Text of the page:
Managing the Risks of Being a Teen
In the face of the looming mental health crisis in teens and the extremely competitive environment of applying to good colleges, we decided to try something new. After talking to many college and university admissions departments, it was clear that they did not frown upon an applicant who had attended Early College; sometimes they even favored them. In fact, some teens told us that they believed their Early College experience was actually what had enabled them to get into very competitive colleges. With so many college applicants having 4.0 GPAs, excellent SAT scores and all the boxes checked for extracurricular activities and volunteering, having completed a year or two of Community College while simultaneously graduating high school can set a student apart from the pack. It turns out to be a very effective way to make a teen’s application stand out among their peers.
When we, as parents, really consider what it is that cultivates happiness and success in our own lives, we generally acknowledge that such outcomes are centered around the quality of our relationships. When teens are completely overwhelmed and stressed in high school, they often don’t have the time or energy to focus on what is important nor to cultivate healthy relationships. Of course, getting good grades is important, but studies show that we only remember about 10-20% of what we learn in school. What we do remember from our high school years is how we were treated by our peers, and how this affected our self-esteem and confidence. If we are stressed and anxious during high school, those experiences will be stored in our bodies and minds and can cause enduring patterns of anxiety and depression. The cognitive patterns that we create during these formative years will influence us over our entire lives. As parents, we decided that it was more important for our son to be in a supportive social and academic environment, even if it meant facing the unknown of charting a new course in an Early College high school.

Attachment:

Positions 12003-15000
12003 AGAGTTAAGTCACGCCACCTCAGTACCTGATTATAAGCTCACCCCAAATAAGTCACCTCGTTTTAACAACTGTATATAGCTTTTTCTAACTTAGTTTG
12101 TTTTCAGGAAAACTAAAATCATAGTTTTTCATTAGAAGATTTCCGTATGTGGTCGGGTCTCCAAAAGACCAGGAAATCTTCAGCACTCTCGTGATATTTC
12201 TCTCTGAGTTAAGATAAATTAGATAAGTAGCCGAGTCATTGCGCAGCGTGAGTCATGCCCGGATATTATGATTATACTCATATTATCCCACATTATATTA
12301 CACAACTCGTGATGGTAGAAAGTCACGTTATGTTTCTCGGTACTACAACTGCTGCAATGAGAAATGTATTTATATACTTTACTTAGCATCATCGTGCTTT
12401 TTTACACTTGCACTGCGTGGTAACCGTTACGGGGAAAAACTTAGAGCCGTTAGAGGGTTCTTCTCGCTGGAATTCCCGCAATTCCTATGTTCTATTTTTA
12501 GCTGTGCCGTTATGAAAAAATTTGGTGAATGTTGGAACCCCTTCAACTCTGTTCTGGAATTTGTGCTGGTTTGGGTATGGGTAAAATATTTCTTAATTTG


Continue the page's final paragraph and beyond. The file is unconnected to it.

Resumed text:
Reaping the Rewards of Early College
So, right out of 8th grade, our son decided to take all of his classes at our local Community College rather than the traditional high school. I’m happy to report that he is thriving. Two years into his pursuit of an Associate Degree in high school, he is happy, confident, and so grateful to have charted the Early College course. He has maintained most of his valued friendships from middle school and still spends a lot of time with his friends from our neighborhood. He has expanded his social circles by keeping a part-time job, joining the local Youth Symphony, and playing clarinet and piano out in the community. These are all things that many traditional high school students can’t find time to fit into their overscheduled lives. But in Early College, our son has found the freedom and energy outside of school to lead a more balanced and interesting life.